I`ve also connected a pressure transducer to the air side of the Accusump using a Tee to retain the original analogue gauge and add the 0-10Bar transducer
Once installed, this transducer is connected to the ECU using a spare analogue input.
What this let me do is monitor the remaining contents of the Accusump. I have a warning set to pop up on my dash when there is only 25% remaining. That way, if I`ve just driven a sequence of corners which have required the Accusump and I’m approaching another, I don’t get halfway through them and find the Accusump is empty. The warning is sufficient to prompt me to either lift off and let it refill or make that snap decision tif I think the corner won’t cause oil starvation.
The best example of this is Pouhon at Spa. It’s a long high G left hander and the Accusump is discharging all the way round the corner. The 25% warning usually flickers on just as I’m starting to straighten the wheel after the corner which is just about perfect.
Another benefit of reading the air pressure is I can check the critical pre-charge pressure. When I empty the Accusump after the sighting laps the air pressure should be between 0.7 and 0.8Bar. If it drops under 0.5Bar the dash displays a warning telling me the precharge has been lost. Without the precharge the Accusump is useless and it’s vital that it is checked regularly.
Which size Accusump do I need ?
My personal suggestion would be to fit a 2 or 3qt version. If you are going to the expense of fitting one just for pre-starting lubrication, why not have it available for low oil pressure protection at the same time. ?
Canton have a helpful guide on size selection including part numbers.
Once you have chosen the size of Accusump, valve choice is next. As I explained above, I initially used a manual valve and if budget is limited they are a reliable choice but for improved protection the electric valve would be the one I’d recommend.
As I mentioned at the start of this post, the actual installation varies from car to car and I only have experience in plumbing in to the cooler > engine block feed line. For details of other setups I’d email Canton or your local stockist. I used and recommend ThinkAutomotive as they were extremely helpful and competitive on cost, they were able to supply the AN10 Tee, fittings and non return valve in addition to the Accusump and electric valve.
Does it actually save the Engine ?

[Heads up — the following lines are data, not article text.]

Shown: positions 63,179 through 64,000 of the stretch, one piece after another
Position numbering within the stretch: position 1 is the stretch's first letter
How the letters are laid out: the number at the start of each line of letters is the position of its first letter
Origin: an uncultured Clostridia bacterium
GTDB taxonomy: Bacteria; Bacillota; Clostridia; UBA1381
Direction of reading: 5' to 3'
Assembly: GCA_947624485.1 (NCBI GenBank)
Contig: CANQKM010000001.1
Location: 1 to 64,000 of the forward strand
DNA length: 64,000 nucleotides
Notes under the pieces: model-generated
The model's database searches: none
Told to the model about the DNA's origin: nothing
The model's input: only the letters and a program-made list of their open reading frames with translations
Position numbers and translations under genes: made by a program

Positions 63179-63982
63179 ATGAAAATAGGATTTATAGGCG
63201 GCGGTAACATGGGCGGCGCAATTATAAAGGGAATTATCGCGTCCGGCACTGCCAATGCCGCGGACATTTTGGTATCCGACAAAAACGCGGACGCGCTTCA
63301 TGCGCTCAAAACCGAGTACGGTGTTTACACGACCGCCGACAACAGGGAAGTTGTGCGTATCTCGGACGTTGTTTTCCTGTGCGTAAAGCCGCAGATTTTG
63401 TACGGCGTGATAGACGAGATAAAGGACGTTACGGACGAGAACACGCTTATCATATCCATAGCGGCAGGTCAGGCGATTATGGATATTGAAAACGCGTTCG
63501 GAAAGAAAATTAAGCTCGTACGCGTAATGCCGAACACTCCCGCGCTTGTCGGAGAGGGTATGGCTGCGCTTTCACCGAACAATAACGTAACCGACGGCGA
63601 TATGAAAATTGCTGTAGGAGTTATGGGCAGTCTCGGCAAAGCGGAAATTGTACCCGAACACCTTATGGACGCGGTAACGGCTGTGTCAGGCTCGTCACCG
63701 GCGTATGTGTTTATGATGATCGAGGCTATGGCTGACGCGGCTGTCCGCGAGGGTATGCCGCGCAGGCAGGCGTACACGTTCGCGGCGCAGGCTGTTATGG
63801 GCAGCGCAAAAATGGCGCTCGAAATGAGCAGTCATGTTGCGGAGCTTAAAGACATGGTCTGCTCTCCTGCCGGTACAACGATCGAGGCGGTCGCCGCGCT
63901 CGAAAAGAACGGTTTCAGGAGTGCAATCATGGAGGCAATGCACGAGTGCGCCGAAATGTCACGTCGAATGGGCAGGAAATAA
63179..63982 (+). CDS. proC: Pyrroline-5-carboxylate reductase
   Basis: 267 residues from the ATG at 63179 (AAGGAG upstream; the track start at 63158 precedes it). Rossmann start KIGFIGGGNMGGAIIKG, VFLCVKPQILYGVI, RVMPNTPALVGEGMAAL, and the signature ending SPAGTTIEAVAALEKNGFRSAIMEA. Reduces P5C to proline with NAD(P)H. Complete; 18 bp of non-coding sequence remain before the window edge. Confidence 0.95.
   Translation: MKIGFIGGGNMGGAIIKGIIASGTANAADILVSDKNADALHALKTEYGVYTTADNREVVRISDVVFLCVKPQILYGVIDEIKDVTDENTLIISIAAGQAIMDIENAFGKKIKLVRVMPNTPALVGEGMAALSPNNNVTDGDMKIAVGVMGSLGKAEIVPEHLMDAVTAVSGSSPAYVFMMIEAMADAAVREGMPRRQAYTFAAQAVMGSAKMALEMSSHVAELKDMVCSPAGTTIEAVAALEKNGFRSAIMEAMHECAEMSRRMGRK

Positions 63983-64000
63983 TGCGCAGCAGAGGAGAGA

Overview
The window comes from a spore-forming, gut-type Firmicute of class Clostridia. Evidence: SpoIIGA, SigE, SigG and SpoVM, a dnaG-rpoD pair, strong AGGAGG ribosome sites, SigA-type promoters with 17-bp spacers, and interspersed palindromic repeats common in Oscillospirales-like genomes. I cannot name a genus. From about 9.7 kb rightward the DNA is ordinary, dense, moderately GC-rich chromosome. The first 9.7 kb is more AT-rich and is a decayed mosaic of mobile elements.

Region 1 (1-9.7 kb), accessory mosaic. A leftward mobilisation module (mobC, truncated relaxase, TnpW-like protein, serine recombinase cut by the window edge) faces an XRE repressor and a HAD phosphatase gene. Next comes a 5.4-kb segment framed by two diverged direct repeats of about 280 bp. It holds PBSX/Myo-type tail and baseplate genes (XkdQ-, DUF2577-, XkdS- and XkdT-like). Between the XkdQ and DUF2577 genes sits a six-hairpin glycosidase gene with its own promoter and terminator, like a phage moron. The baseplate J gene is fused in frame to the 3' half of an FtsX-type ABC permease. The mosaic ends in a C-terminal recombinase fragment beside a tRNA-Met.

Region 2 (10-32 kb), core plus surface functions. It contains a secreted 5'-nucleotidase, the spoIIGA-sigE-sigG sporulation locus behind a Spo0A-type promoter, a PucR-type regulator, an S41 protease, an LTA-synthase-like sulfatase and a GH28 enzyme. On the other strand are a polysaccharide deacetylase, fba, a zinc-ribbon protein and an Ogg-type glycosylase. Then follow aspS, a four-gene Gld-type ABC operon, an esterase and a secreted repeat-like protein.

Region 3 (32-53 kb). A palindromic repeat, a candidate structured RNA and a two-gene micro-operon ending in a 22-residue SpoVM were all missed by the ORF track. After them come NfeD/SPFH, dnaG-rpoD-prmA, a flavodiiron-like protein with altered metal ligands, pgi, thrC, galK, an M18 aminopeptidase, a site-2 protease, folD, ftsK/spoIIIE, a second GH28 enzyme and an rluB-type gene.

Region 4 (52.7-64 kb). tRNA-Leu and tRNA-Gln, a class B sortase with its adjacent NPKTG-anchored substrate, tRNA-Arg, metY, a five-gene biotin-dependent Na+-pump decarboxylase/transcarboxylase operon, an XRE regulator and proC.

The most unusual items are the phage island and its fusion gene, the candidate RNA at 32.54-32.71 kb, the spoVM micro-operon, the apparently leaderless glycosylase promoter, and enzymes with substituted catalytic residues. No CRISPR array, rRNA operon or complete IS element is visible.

Since installing after oil starvation caused a spun bearing and scored crankshaft the Accusump has saved my engine numerous times. When I first fitted it I forgot to enable it on a wet Bedford trackday. Luckily I wasn’t putting the engine under huge load during oil starvation and it’s the only data I have of a session without the Accusump and then turning it on halfway through when I realised it was turned off !
The difference is obvious. Without the Accusump the oil pressure drops to just above zero around a dozen times before I realise and open the valve. For the rest of the session the pressure starts dropping but never goes below 1.8Bar as the Accusump discharges when needed.
This is the clearest example I can possibly give that shows how the Accusump maintains minimum oil pressure.
This is a close up of a couple of pressure drops. The first drops to 2.5Bar (1) and thesolenoid is requested to open by the ECU (2). The pressure immediately rises and after the corner the oil pressure starts to rise with the Accusump be refilled shortly after (3)
The second pressure drop (4) does NOT require the Accusump. It’s above the 2.5minimum I set in the ECU so the valve stays closed and the pressure recovers by itself after the corner as normal.
After 12 months of running with the Accusump and using it for pre-oiling during engine starts, the big end bearings were almost like new. That’s after a couple of thousand miles of track driving.
What trigger pressure should I use ?
The pressure switch trigger point can be tweaked slightly, so if you buy a 1.5Bar switch it can be adjusted to operate between approx 1Bar and 2.5Bar. This is done by adjusting a 4mm hex screw which changes the switching point of the internal spring. I’d highly recommend leaving it alone and going with the setting Canton recommend for your setup, but I’ve included this information for completeness.
You may think to yourself that simply setting the trigger to be just under your operating pressure would be obvious choice but the problem is the Accusump has a limited capacity. If you are running at 4.5Bar and trigger it at 4.0Bar, that will require almost all the contents of the Accusump just to maintain that pressure.
Just imagine a large glass of water, you can either tip it all out by turning the glass upside down in one go or tip it at a shallow angle and let it run out slowly. Once the glass is empty you have tipped out the same amount of water but over differing periods of time. You can have a large flow but it empties quickly or a slow trickle that lasts longer. It’s the same with the Accusump. The lower the pressure you try to maintain the longer it will last.
To show the difference between various trigger points I stopped the engine and discharged the Accusump several times using several pressure-switch settings.
These are purely to show the effect varying trigger points have on how long that can be maintained. The oil system is completely empty before switching on the Accusump so the time it lasts is not what you see with hot oil and a running engine that already has fully oilways and much thinner oil than was the case during these tests.
This sped up recording of the digital dash shows the Accusump emptying with a 1.6Bar target and the low warning alarm showing when it is 25% empty.
With a target pressure of 2.6Bar, the oil pressure jumps to 2.6Bar and is controlled for 5 seconds. After that, the contents bleed away over the next minute and a half until the Accusump is empty.
By lowering the target by 0.5Bar to 2.1Bar, the volume lasts twice as long before falling away.
Lowering the target to 1.8Bar sees the Accusump able to maintain that for 17 seconds
A reduction of only 0.2Bar to 1.6Bar sees a huge increase in the time the Accusump can maintain that pressure before depletion.
Finally with a very low target of 1.2Bar it takes almost a minute to empty.
Hopefully that has given you a better understanding of not only what an Accusump is but how it works. The differences between the manual and electric solenoid valve and the effect of changing the trigger pressure on electronic valve setups.